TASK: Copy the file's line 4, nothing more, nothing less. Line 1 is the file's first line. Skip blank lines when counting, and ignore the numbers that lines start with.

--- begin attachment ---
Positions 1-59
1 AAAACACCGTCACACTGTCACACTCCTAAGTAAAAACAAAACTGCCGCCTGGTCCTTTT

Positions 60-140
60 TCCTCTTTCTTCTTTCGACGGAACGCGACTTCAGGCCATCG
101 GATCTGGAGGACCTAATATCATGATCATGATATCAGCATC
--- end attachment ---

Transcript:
60 TCCTCTTTCTTCTTTCGACGGAACGCGACTTCAGGCCATCG